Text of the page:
Researchers have learned how to dampen gene expression of the extra 21st chromosome, which is the cause of Down syndrome. To date, there are no therapies to cure or treat Down syndrome.
Last year, when I was at the Meeting in Rimini Italy, I visited the Jerome Lejeune Foundation exhibit. In July of 1958, Lejeune, a pediatrician and researcher, was studying chromosomes linked to Down syndrome, where he discovered an ‘extra’ chromosome on the 21st pair. In 1964, his discovery earned him the honor of being named the first Professor of Fundamental Genetics at the Faculty of Medicine of Paris. Lejeune would welcome the news of this breakthrough as a possible way to treat children born with Down syndrome.
Real medical breakthroughs are needed for people struggling with disease, genetic or otherwise. Lejeune never imagined his breakthrough, the discovery of this extra chromosome, would lead to today’s “therapies,” which are nothing more than what I call search-and-destroy tactics.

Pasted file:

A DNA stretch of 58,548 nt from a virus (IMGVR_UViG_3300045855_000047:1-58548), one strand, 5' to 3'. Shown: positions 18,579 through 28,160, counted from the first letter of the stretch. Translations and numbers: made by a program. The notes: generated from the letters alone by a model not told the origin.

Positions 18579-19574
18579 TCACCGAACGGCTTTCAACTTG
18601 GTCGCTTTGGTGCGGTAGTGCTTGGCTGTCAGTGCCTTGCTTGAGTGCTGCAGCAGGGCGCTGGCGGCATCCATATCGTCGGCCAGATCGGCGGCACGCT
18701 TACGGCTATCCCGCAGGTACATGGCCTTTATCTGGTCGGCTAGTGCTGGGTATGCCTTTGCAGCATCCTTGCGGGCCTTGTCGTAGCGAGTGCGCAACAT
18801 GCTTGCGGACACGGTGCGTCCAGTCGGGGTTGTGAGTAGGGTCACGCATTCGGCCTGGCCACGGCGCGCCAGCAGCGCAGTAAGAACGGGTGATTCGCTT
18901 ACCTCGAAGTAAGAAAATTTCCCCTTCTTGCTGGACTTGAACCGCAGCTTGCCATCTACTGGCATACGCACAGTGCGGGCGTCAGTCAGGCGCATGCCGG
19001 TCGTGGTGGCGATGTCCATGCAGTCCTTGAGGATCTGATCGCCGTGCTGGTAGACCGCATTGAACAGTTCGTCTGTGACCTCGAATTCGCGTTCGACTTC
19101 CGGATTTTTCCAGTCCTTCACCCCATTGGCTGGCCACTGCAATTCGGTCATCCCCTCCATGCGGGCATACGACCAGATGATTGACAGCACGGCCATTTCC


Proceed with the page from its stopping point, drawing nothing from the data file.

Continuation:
Amniocentesis, chorionic villi sampling, and pre-implantation genetic diagnosis (PGD) are methods of detecting, not treating, Down syndrome. Sadly, in the majority of cases, the child’s life is ended once the diagnosis is made.
Lejeune’s vision for his research was to develop treatments (people with Down syndrome often have myriad medical problems) to improve lives, not end them.
Hopefully this latest news will bring us closer to Lejeune’s vision of providing hope for those living with this diagnosis.
- Jennifer Lahl, MA, BSN, RN, is founder and president of The Center for Bioethics and Culture Network. Lahl couples her 25 years of experience as a pediatric critical care nurse, a hospital administrator, and a senior-level nursing manager with a deep passion to speak for those who have no voice. Lahl’s writings have appeared in various publications including Cambridge University Press, the San Francisco Chronicle, the Dallas Morning News, and the American Journal of Bioethics. As a field expert, she is routinely interviewed on radio and television including ABC, CBS, PBS, and NPR. She is also called upon to speak alongside lawmakers and members of the scientific community, even being invited to speak to members of the European Parliament in Brussels to address issues of egg trafficking; she has three times addressed the United Nations during the Commission on the Status of Women on egg and womb trafficking.